As a relative newcomer to the financial payments market, Xendit has also survived its fair share of challenges. “In March 2020 [at the start of COVID-19], our business dropped something like 80-90 per cent overnight,” said Mr Lo, who explained COVID-19 subsequently proved to be another pivotal moment. “You give up, or you cry and work harder,” said Mr Lo. “I went back into the weeds; we had to come back. We found a whole bunch of new customers. And within nine months, we were back to all-time highs. And from there, we’ve grown another 20 per cent on average for the last 18 months.”
2. Embrace what makes your start-up unique
The past five years have seen many students from Southeast Asia studying overseas, immigrating, and then returning home and copying the business models being used overseas. But Mr Lo said that trend is about to change in a big way. “I think the next batch of billion-dollar companies are ones that build tech and businesses that can’t exist anywhere else,” said Mr Lo, who gave the example of Alipay and WeChat in China: “they didn’t copy anyone; they built something that didn’t exist and is now being copied around the world.”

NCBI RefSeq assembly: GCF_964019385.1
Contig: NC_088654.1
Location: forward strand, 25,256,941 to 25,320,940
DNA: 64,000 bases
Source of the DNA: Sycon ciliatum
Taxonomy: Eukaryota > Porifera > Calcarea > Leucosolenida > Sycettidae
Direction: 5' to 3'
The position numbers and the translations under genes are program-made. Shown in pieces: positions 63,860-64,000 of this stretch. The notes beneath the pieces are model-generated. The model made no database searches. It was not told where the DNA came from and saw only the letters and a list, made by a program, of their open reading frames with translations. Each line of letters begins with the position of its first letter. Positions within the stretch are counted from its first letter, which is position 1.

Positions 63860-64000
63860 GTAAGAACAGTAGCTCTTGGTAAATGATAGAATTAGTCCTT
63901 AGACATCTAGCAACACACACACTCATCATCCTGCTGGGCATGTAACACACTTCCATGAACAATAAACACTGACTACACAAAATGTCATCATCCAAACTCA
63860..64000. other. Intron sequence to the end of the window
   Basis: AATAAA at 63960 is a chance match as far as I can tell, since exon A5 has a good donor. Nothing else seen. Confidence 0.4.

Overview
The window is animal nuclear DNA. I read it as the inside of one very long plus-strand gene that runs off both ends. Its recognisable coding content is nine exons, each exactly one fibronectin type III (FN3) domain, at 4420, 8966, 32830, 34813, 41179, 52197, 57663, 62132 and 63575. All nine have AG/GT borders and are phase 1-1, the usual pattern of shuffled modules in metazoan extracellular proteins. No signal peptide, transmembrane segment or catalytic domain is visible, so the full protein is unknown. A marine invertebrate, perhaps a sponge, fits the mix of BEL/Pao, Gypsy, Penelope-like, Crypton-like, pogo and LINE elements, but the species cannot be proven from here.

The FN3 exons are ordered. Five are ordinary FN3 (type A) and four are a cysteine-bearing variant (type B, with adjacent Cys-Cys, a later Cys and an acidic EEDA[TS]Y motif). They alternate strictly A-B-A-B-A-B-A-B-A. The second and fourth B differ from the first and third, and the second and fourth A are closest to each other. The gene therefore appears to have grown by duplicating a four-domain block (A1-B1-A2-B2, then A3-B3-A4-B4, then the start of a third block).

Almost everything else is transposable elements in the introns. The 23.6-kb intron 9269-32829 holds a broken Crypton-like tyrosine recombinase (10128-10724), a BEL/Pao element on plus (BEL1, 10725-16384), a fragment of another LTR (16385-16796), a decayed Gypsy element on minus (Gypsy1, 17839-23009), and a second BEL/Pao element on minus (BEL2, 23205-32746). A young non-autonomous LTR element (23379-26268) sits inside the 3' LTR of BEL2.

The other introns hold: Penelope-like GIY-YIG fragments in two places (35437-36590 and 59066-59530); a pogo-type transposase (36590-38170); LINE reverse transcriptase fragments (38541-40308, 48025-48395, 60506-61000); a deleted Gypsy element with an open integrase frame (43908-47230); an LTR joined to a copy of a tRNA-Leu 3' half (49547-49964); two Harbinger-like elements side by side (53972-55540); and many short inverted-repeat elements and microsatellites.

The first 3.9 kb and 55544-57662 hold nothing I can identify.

Xendit’s business model also helped Mr Lo and his team attract top developer and other talent, even competing with the likes of Google and Facebook. To do this, they chose to do something decidedly different – they hired groups of friends rather than individuals.
“So we were three people. We went to the technology school that produced devs [developers]. We said, ‘Okay, we can’t pay you as much, but we will hire the group of you as friends, and you get to work with your friends, and we will teach you to code like Berkeley taught us to code.’ We gave 12 offers at once and thought maybe two would take it. But all 12 replied, and they all said yes. So we went from a three-person team to a 15-person team overnight. And then we kept playing out that strategy,” he said.